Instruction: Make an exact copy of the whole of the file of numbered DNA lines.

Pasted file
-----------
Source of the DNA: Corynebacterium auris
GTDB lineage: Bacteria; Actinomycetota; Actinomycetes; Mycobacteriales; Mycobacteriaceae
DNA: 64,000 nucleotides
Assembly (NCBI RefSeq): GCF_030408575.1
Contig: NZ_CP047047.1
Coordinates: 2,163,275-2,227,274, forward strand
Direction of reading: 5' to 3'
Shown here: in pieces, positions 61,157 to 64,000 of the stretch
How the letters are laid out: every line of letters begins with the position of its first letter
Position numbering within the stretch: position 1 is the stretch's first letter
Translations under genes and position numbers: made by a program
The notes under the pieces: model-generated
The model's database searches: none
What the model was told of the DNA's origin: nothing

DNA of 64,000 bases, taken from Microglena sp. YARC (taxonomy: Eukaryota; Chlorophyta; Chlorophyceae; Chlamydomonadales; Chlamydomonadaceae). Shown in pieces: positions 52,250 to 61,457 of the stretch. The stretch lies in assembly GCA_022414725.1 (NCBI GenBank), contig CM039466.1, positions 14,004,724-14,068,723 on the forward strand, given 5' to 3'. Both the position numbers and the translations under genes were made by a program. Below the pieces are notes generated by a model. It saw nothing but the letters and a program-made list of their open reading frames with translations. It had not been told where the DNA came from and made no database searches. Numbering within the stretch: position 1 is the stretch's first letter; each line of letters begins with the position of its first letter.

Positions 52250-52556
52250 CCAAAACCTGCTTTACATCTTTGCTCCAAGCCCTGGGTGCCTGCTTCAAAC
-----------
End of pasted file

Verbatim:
Source of the DNA: Corynebacterium auris
GTDB lineage: Bacteria; Actinomycetota; Actinomycetes; Mycobacteriales; Mycobacteriaceae
DNA: 64,000 nucleotides
Assembly (NCBI RefSeq): GCF_030408575.1
Contig: NZ_CP047047.1
Coordinates: 2,163,275-2,227,274, forward strand
Direction of reading: 5' to 3'
Shown here: in pieces, positions 61,157 to 64,000 of the stretch
How the letters are laid out: every line of letters begins with the position of its first letter
Position numbering within the stretch: position 1 is the stretch's first letter
Translations under genes and position numbers: made by a program
The notes under the pieces: model-generated
The model's database searches: none
What the model was told of the DNA's origin: nothing

DNA of 64,000 bases, taken from Microglena sp. YARC (taxonomy: Eukaryota; Chlorophyta; Chlorophyceae; Chlamydomonadales; Chlamydomonadaceae). Shown in pieces: positions 52,250 to 61,457 of the stretch. The stretch lies in assembly GCA_022414725.1 (NCBI GenBank), contig CM039466.1, positions 14,004,724-14,068,723 on the forward strand, given 5' to 3'. Both the position numbers and the translations under genes were made by a program. Below the pieces are notes generated by a model. It saw nothing but the letters and a program-made list of their open reading frames with translations. It had not been told where the DNA came from and made no database searches. Numbering within the stretch: position 1 is the stretch's first letter; each line of letters begins with the position of its first letter.

Positions 52250-52556
52250 CCAAAACCTGCTTTACATCTTTGCTCCAAGCCCTGGGTGCCTGCTTCAAAC